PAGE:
Cyber celebrities are leaving Instagram at an alarming pace, and based on the magazine articles being written about them, it might as well be the online apocalypse.  Essena O’Neill, an Australian teen with 500,000 Instagram followers, announced that she was quitting Instagram and all other social media (her new website excluded) and the Internet went crazy.  O’Neill explains this decision on her website, Let’s Be Game Changers:

“I spent 12-16 wishing I could receive validation from numbers on a screen. I spent [the] majority of my teen years being self absorbed, trying desperately to please others and feel ‘enough’. . . I didn’t talk about topics and interests of me, nor did I pursue my childhood talent for writing. I didn’t find happiness in social approval, constantly edited and shooting my life.”

She also mentions that she felt like she was fooling people, and draws attention to the fact that popular Instagrammers are often paid hundreds of dollars for a single post promoting a brand.  In a video posted to her site she explained that, free from the bondage of social media, she is now simply enjoying her life, rather than obsessing over her image.  She has time for reading educational books, pursuing her passion for writing, and spreading awareness for causes that are important to her—conscious living, addiction to technology, transparency online, veganism, environmental awareness, and gender equality are a few of the many that she lists.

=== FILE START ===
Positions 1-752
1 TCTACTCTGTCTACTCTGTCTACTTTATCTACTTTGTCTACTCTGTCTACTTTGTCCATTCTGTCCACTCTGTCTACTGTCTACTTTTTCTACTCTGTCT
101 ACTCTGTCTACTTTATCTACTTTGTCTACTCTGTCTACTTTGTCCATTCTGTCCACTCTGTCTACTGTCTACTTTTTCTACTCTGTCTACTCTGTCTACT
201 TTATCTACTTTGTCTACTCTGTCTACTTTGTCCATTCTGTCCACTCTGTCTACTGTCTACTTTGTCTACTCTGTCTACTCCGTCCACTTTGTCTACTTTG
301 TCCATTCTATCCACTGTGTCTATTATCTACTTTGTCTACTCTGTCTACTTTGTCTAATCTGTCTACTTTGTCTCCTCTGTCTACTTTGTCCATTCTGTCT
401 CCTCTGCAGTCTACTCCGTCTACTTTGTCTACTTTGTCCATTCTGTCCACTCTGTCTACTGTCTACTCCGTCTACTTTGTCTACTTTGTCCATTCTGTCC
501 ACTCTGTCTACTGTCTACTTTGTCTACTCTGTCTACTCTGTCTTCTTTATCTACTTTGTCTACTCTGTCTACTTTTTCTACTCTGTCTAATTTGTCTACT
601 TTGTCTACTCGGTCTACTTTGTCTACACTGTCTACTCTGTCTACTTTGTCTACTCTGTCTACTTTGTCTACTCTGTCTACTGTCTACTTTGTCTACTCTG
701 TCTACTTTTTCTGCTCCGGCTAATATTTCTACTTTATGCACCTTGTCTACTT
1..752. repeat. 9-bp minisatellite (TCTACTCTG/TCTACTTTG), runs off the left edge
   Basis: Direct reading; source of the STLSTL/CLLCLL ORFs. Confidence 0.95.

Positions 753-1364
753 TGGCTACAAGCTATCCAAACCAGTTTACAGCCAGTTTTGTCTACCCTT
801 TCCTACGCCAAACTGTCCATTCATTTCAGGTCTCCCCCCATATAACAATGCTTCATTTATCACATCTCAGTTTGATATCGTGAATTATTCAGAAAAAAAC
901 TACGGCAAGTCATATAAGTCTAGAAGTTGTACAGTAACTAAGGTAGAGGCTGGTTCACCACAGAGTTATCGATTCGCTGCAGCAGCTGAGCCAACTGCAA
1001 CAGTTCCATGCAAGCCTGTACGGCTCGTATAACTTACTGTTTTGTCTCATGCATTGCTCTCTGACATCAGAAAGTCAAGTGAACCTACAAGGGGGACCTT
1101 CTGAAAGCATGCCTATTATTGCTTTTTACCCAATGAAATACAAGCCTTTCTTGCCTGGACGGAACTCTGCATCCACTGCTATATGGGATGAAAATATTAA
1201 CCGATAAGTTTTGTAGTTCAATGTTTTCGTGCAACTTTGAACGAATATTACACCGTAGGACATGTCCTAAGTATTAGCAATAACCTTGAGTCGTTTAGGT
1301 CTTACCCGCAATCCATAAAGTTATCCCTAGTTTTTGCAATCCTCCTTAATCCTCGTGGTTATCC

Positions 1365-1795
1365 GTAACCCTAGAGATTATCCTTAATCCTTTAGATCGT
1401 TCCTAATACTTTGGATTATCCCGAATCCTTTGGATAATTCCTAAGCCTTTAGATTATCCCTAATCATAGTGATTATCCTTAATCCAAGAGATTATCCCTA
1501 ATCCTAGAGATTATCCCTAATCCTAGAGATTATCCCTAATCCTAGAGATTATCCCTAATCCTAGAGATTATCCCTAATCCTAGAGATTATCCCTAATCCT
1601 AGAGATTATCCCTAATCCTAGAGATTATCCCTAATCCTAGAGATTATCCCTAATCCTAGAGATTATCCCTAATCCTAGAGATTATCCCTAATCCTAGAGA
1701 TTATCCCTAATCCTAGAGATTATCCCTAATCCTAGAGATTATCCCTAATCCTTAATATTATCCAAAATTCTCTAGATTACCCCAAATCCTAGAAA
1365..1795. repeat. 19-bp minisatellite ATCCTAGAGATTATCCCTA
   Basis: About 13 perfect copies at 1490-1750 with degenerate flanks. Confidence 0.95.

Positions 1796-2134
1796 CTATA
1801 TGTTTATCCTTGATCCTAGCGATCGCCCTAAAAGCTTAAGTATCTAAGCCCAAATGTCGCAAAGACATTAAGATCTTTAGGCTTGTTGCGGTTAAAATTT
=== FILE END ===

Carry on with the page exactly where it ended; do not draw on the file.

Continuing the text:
Despite her assertions that social media is totally fake, her fans don’t really know her, she’s been paid to advertise to them, and nothing about it is real, O’Neill’s Instagram shot up to almost 800,000 followers before she disabled her account, with fans applauding her for being so transparent.

But O’Neill has also received backlash from fans and even former friends, claiming that she is merely re-creating her online persona, and labeling herself anti-social-media is just a ploy to get attention and promote her website.  Whether that’s her intention or not, it’s clearly working.


Photo Source: Eileen Kelly for W Magazine

Another Instagram star, Eileen Kelly, better known by her handle @KillerandaSweetThang, also opened up about the pressure that comes with being followed by over 130,000 fans.  Not only does she have to deal with the insecurity of posting perfect pictures that would garner more likes and followers, she also has to deal with the intrusive questions that come with fame.   She had a falling out with one of her best friends because of Instagram.  She even had an experience with a former fan who felt like she personally knew Kelly and began to stalk her and send her threatening messages.  Kelly deleted her Twitter and Snapchat and, like O’Neill, has shifted her focus back to what really matters.  In an interview with W Magazine, Kelly says that she is “really passionate about sex education,” and that she would like to go back to school for gender studies.